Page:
Dawn on the Vera Cruz. As I watched the daybreak from my desk a dove flew in and landed on the top of the can that still holds bird seed for the worst of winter days. I don’t feed the birds unless I am here full time or the weather is bad. They still come in, and when I have the garden and can run water they are here enforce. This dove came for another reason as she had spotted a small puddle on the lid of the can from last night’s rain. As water is so precious here she drank deeply and then set to take a bath. Hers was as luxurious as mine, for I too make use of the sparse supply I have afforded myself. When I am here heat the water on the stove (wood or gas as I choose) and savor every drop of the process. She is the same, spreading each wing, sweeping it through the water and then shaking herself off. She stayed for a few minutes, cautiously watchful but quite thorough in her effort also, and obviously drawing pleasure. Her mate waited patiently nearby, respectful enough to allow her some time.

 

I have suddenly regained my happiness~! If I sat here for two weeks feeling rather displaced and uncertain as to my future, I have been restored. Somewhere between making a list of prospects, going back to the fields and the rains which have returned, I am settled. Now, today, when I must drive to Santa Fe for a meeting tomorrow and then Fort Sumner to peruse my final move, I have no desire to leave! Where first I saw my failings, my own and the condition of the house, my perspective has changed. Yes, the roof still leaks and is an immediate concern, but as it has for all these years past. It only does so when it rains. Funny joke, but true, and it rarely rains much………but still, it is raining! It is once again to the point where I need to repair it and as soon as funds and or materials allow I shall address it. I do have some tin, screws and an able bodied son so it is not so out of reach.

 

There is more though. I have been reminded again of the simple joys my life here has to offer. If I was unhappy when I first arrived I was grateful to have a place to return to, and such a place as this. If it is a mean shack it is still a home, and it has been for years! The furnishings are the same, and well treasured, and my art and that of others adorns each wall. No, it wasn’t the failings of this place, though it is need of repair. It was the housekeeping more than anything, some of what was years of neglect on the house itself, but worse, so much of my own as well. If the Nordic Runes council, “Put your house in order and wait on the will of heaven.” they mean more than the house itself. It is the proverbial house which they speak to as well. It makes no difference how wonderful your ‘house’ might be if you have no completion within! In my case, both had been neglected to some measure, as much because of the distance between the two as any other. Now, I am home, at least for now.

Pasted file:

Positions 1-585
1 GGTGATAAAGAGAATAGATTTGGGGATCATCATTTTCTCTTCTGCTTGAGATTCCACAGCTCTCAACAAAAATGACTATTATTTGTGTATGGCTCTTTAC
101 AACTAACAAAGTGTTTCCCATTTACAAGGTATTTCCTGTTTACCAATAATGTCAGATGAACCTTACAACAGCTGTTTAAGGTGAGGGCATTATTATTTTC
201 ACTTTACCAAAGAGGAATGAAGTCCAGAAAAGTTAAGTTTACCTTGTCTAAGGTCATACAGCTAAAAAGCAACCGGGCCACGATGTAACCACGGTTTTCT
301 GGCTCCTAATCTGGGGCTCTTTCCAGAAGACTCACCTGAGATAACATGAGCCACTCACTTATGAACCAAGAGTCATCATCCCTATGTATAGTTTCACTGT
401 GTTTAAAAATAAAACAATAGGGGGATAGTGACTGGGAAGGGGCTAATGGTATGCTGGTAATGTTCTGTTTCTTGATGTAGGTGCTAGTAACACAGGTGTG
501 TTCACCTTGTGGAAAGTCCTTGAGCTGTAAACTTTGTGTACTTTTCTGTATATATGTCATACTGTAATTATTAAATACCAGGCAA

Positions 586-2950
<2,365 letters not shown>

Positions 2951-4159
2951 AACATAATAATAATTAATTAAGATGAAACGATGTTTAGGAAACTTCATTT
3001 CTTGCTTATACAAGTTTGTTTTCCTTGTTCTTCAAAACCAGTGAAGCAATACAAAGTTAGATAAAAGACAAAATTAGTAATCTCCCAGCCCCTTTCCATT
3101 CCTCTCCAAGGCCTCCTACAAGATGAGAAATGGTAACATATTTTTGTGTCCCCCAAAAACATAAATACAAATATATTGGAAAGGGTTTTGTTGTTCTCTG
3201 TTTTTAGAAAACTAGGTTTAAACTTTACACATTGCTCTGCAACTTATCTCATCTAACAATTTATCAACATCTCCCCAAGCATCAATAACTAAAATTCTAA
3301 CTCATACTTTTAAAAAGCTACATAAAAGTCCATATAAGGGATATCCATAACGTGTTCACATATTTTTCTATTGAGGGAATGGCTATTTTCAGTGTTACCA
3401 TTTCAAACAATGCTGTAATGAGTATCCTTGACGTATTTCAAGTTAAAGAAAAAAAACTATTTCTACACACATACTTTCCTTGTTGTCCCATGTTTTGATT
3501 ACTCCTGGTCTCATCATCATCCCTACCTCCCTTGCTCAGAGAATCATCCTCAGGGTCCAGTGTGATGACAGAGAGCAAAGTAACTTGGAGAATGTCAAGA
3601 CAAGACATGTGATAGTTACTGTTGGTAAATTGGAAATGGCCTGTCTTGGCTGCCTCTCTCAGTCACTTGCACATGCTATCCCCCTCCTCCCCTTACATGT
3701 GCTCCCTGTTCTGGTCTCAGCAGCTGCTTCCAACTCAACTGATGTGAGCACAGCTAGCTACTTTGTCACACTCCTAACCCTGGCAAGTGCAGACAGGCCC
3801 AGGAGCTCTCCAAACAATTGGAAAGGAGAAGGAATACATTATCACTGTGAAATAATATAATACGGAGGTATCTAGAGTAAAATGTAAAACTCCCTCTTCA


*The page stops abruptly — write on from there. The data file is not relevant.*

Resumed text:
Not that my other ‘house’ is not complete, for it is. I missed it as much as anything else when I first arrived, as I have become accustomed to its comforts. I always surround myself with things that bring me pleasure and that place is full of them, as this one is. I also missed the people I have been working with, who have become the best of friends, and the routine as well, for the most part. But, there is something I have missed here for all the years I have been gone, though I might have come back here more often. In leaving here I left a part of my life behind that, if I have replicated in so many ways, could not be fully realized any place else.

 

It is as much a part of the meanness of this place as is the chatter of the blackbirds that just returned to the hillside. It is the necessity of stepping outside to pee and to start the generator, or to walk to the outhouse. It is the way the sunlight plays across the hillside when the sun comes up and the glow of the sunset to the west as it sets. I find it in the moonlight and the sweep of the milkyway across the midnight sky as the true darkness still reigns of the night, as does the silence. There is little else but the hoot of the owls or the song of the coyote in the evening, except an occasional car. Humanity is close yet it is as distant as the hills and the irony is not lost on me when they pass as I am walking through my yard. Strangers look up here and marvel that anyone lives here and my friends ask me by text of Facebook if I have returned ‘cause they saw a truck in my driveway. Others honk or stop and come back to say hello, and I am happy to know they care!